Francis told the court that Sergeant Hall interviewed them about Kevin. "He just said, 'It's one consolation, your son hadn't been drinking'.

"I said, 'He doesn't drink'. I could hear other people shouting and I said to my brother, 'We're getting out of here because these are trying to set us up.' They wanted us to react. We were just getting treated like muck, basically."

Francis added, "There was no consolation that we weren't allowed to touch our son for the last time, because the next time he came home, he was cut to bits after a post-mortem, and there was no consolation to us that our son hadn't had a drink.

"When he was standing in them pens probably frightened to death, crying for his mother, it was no consolation to us that he hadn't had a drink, and it was no consolation that it's took us 26 years to try and get justice for him and the other 95."

Martin Thompson's brother Stuart died as a result of the crush.

Martin told the inquests, "The very first question asked was what had I had to drink today. Then I was asked what Stuart had been drinking."

John McCarthy told the court that officers from the criminal investigation into Hillsborough, Operation Resolve, had shown him a video of the body of his brother Ian Glover as he lay in the gym.

John said Ian had a bin bag covering his face. "No dignity at all, even when he was dead," he said.

Accounts could be 'vetted and amended'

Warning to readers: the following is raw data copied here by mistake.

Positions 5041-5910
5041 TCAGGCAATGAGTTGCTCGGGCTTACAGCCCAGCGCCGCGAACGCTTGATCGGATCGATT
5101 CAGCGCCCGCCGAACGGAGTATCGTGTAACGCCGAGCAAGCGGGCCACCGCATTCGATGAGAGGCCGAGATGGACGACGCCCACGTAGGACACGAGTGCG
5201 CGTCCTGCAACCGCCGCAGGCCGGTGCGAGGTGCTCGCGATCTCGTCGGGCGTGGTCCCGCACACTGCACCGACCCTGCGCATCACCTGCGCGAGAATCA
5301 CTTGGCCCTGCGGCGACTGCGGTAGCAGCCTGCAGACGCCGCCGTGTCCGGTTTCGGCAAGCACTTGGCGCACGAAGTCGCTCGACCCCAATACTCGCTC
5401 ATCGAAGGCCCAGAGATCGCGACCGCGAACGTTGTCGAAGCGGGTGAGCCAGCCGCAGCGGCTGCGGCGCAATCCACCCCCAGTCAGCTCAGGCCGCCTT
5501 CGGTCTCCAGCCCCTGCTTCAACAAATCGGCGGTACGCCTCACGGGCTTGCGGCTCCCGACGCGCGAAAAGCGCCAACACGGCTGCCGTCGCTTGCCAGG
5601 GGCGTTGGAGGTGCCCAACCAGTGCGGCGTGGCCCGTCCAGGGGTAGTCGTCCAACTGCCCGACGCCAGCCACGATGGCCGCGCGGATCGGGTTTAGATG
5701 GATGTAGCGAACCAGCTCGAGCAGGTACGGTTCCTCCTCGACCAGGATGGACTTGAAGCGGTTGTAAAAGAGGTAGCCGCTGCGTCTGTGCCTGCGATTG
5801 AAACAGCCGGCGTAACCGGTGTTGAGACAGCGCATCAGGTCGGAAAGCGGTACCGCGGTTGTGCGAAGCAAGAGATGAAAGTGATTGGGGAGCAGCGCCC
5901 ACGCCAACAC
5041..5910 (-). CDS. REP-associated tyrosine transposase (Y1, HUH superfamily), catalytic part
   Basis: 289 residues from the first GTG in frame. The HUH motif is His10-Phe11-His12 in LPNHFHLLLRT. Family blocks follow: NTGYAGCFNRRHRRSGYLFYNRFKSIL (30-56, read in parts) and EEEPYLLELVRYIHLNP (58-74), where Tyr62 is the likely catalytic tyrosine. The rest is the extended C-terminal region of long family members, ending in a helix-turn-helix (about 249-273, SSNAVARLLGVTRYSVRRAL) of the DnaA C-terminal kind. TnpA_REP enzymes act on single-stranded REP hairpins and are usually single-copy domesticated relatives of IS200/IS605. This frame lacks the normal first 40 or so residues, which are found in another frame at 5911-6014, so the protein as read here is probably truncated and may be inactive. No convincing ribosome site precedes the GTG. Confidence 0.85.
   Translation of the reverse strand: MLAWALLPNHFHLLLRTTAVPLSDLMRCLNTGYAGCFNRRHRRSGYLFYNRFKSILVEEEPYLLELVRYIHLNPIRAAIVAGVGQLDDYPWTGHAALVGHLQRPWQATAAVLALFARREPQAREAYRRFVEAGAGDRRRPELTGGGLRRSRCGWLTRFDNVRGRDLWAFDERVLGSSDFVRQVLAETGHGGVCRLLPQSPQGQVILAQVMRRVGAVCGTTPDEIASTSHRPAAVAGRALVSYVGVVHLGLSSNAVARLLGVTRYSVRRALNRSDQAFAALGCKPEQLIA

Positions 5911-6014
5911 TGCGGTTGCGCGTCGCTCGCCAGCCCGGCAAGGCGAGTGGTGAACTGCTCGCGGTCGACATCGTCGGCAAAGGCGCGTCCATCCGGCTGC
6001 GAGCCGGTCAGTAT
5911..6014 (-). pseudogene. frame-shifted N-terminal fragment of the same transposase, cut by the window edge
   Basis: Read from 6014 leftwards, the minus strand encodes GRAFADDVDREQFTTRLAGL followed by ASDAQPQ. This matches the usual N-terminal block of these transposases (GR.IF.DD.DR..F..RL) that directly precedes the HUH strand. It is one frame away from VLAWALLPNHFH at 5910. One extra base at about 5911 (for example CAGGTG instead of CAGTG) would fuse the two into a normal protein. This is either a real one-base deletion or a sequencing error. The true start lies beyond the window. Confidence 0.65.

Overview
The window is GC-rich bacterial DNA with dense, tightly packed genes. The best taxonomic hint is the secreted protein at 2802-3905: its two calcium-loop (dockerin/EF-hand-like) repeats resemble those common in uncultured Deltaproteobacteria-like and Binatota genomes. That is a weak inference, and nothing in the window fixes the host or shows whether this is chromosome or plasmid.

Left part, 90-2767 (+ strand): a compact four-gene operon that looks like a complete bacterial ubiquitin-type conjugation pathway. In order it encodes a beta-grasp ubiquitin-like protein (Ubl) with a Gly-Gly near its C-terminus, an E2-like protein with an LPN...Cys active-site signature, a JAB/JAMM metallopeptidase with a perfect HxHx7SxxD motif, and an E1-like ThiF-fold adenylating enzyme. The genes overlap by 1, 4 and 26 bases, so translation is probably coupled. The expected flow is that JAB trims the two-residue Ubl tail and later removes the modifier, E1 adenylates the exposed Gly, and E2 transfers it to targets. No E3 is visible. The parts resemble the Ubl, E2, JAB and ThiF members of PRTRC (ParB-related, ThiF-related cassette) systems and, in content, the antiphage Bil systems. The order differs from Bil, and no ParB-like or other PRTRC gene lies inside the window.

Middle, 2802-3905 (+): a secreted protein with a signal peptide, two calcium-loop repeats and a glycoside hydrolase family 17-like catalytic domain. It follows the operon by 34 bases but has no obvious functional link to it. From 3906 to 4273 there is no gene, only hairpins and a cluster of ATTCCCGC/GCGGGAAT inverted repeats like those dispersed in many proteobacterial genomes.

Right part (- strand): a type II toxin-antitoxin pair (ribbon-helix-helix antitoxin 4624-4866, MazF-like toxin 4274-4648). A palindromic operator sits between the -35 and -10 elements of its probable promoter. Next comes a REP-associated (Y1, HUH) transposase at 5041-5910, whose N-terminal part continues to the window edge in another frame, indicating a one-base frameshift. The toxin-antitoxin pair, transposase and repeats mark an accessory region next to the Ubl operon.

Pete Weatherby also referred to a meeting on 26 April. Under a section headed "Mr Metcalf" it read, "You ought to note that pocket notebook entries can be called for and must be produced".

Weatherby said that, in contrast, "plain paper accounts could be vetted and amended".

Hayes denied that this was the reason for telling officers not to record their recollections of the disaster in their pocket books and to use plain paper.

Terry Munyard questioned Hayes on behalf of three bereaved families. Hayes agreed that Bettison was "at the heart of the South Yorkshire Police presentation of their case".

Munyard said previous evidence had said that by 5.15pm on the day of the disaster, "police photographers had been sent out to take photographs of cans of drink around the area of the stadium".

Hayes said he did not know who had ordered this. And he did not know who told officers to question relatives of the dead about victims' drinking.

Munyard pointed out that Hayes was the second most senior officer in SYP and arrived at SYP headquarters just after 4pm on the day of the crush.

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Background Check
Tue 7 Apr 2015, 17:52 BST
Issue No. 2448